High riding boots said to have been brought back to England by the Duke of Wellington, who wore them in his military campaigns against Napoleon.
West Terrace Cemetery.
Colonel William Light allowed for a public cemetery on West Terrace in the original Adelaide plan published in March 1837. Soon afterwards, burials took place, but none appeared in an official register until 1840, when up to 500 graves had been dug already. Officially, the site was named the Adelaide Public Cemetery, but soon, the popular title West Terrace Cemetery took over. Before the Government established the West Terrace Cemetery, interments had occurred in a very haphazard fashion. Many notable colonial South Australians are buried here.
White, John (cc1790-/12/1860)
Born in Fulham, London. Married Barbara Willingale (c1800-/8/1899). Builder and ornithologist; later also pastoralist. To SA 1836 Tam O’Shanter. Established a large farm, Fulham Farm, at the Reedbeds, later called Fulham, a suburb, which his eldest son William, laid out in 1877. He named the main street Willingale after his mother. Fulham Farm Bricks from England formed the walls and reeds from the Reedbeds formed the thatch. Also erected a chapel and a family vault facing Henley Beach Road. Chapel knocked down when road widened. Bought 19 Adelaide Town Acres, as well as many Country Sections. Wife Barbara and two sons William 1834-?, Samuel 1835-1880 arrived on Taglione. Charles 1845-1900 and Eliza c1846-7/12/1919 married John Fox Mellor. Eliza had the 19 Town Acres settled upon her for life. Then her son John White Mellor inherited and broke entail. Sold off most of the TA. Charles White farmed at The Oaks at Fulham. Samuel had his farm Weetunga, on Weetunga St, Fulham. Eliza lived at Holmfrith, Henley Beach Road, a large mansion with a conservatory. William inherited Fulham Farm.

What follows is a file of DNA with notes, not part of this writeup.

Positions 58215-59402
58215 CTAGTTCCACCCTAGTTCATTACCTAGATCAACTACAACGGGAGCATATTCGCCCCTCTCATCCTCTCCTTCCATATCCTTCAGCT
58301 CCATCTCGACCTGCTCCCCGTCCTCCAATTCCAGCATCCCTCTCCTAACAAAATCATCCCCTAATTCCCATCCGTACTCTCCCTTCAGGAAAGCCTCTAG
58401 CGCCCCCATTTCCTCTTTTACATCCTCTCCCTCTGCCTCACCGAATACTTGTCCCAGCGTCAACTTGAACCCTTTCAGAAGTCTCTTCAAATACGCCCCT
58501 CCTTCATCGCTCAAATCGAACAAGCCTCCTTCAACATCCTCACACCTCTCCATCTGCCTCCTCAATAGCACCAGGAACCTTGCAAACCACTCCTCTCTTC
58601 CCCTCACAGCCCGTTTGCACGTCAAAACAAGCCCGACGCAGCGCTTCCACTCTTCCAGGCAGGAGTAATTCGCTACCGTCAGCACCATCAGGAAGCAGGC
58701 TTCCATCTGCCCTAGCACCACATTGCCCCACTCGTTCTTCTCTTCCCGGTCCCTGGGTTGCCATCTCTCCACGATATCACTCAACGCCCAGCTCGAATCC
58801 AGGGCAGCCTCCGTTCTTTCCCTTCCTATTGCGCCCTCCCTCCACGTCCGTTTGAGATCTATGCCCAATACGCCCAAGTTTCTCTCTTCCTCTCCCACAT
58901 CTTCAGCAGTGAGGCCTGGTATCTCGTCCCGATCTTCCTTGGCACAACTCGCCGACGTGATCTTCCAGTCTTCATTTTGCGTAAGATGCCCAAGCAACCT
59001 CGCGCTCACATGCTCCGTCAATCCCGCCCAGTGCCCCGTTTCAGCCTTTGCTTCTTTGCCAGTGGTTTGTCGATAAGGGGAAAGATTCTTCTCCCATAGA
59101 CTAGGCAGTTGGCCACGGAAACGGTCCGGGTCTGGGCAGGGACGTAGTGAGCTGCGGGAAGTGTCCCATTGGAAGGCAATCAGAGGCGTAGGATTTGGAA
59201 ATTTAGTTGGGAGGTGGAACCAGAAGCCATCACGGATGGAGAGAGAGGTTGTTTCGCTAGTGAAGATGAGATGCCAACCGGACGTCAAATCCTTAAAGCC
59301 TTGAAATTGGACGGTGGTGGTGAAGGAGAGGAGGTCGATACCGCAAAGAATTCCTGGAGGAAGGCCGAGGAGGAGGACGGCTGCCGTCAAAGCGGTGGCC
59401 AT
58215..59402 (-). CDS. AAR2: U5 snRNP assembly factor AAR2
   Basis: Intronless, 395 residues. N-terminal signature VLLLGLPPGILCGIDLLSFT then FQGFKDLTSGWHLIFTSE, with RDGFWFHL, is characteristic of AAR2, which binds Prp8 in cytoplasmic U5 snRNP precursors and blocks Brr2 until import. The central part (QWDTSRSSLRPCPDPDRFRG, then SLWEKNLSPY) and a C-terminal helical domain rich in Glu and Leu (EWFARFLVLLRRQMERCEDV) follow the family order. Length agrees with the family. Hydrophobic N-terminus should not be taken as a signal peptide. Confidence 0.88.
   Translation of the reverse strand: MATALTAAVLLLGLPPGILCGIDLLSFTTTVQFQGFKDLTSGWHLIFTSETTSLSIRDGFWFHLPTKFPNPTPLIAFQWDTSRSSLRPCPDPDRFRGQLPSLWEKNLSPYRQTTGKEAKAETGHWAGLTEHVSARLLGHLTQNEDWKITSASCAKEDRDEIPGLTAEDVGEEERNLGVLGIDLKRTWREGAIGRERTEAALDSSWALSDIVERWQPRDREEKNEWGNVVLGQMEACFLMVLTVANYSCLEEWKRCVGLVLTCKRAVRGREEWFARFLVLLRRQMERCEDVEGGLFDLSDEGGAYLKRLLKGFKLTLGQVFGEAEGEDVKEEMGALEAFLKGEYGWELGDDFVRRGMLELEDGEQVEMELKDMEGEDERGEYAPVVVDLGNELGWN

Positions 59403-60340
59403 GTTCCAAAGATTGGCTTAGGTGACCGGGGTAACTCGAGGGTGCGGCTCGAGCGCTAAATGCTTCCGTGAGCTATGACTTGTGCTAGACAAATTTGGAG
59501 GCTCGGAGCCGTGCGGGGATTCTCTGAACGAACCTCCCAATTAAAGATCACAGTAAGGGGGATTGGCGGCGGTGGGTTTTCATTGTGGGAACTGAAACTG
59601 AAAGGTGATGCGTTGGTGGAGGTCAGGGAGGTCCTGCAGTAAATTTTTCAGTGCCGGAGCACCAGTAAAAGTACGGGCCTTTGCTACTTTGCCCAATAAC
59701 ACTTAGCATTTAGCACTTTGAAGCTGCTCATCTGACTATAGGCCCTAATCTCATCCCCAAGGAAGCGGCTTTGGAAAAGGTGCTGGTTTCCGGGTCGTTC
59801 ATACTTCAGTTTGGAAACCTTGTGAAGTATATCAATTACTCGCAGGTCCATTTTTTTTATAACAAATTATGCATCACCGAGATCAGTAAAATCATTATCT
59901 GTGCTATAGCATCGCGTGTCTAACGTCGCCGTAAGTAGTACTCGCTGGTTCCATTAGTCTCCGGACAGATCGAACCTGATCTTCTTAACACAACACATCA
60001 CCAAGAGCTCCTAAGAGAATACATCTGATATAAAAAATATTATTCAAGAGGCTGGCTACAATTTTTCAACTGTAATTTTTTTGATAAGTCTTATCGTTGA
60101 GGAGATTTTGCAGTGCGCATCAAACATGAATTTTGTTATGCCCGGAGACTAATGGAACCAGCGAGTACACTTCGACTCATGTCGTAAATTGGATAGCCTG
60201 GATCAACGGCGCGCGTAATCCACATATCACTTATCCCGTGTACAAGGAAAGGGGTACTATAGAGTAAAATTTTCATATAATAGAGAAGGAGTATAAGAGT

Cornfactor Rundle St leased 50 acres and 38 acres adjoining + 32 acres against the Torrens, separated by a small road from the larger two pieces of land, of Section 46 (District B) from Robert Torrens (Pall Mall) on 9/7/1853. The Torrens land had been divided into 4 strips. Whitford took the biggest of the 4.
Wicksteed, Frederic (c1814-1877).
To SA 1838 Lord Goderich. Shropshire-born Wicksteed became clerk to Messrs Smith & Shaen in Pt Lincoln, but on the failure of that business, he returned to Adelaide to become confidential clerk to JB Neales the auctioneer. When Neales retired, Frederic bought the business and operated it with W Samson. In 1856, Mr Wicksteed went into partnership with Messrs Neales, Botting & Townsend and became Government Auctioneer. He was Secretary to the Anglican Synod and the Leigh Trust, and also belonged to several Lodges. F Wicksteed was noted for his cheerful conduct of meetings and ability to be a good mixer on social occasions.
Wigley, Henry (1794-1876).
Landed with his wife and children in SA aboard the Shah in 1837. He almost immediately became Stipendiary Magistrate for the District of Adelaide and held several other important legal appointments. Henry also had the luck to be one of the syndicate which applied to found Glenelg. However, H Wigley died in obscurity at Grünthal (now Verdun), near Hahndorf. JW Bull and many others confused the father with the much more prominent son, WR Wigley, who became a Member of Parliament and Mayor of Glenelg. WR Wigley was only ten years old when the family arrived in SA.
Winter, Benjamin Pratt.
Left an estate of £600. Executor Arthur Hardy, of SA.
Built in 1818 for JN Dede, a merchant from Altona, in Schleswig-Holstein, Denmark. By the 1830s, ownership had passed to F Nicolaus Dede, a ship-building materials merchant, who engaged a fellow Dane, Dirk Hahn, to captain the vessel between 1836-1840. GF Angas chartered the boat in 1838 to take portion of the Prussian religious refugees he had sponsored to settle in SA. It was these people who founded Hahndorf.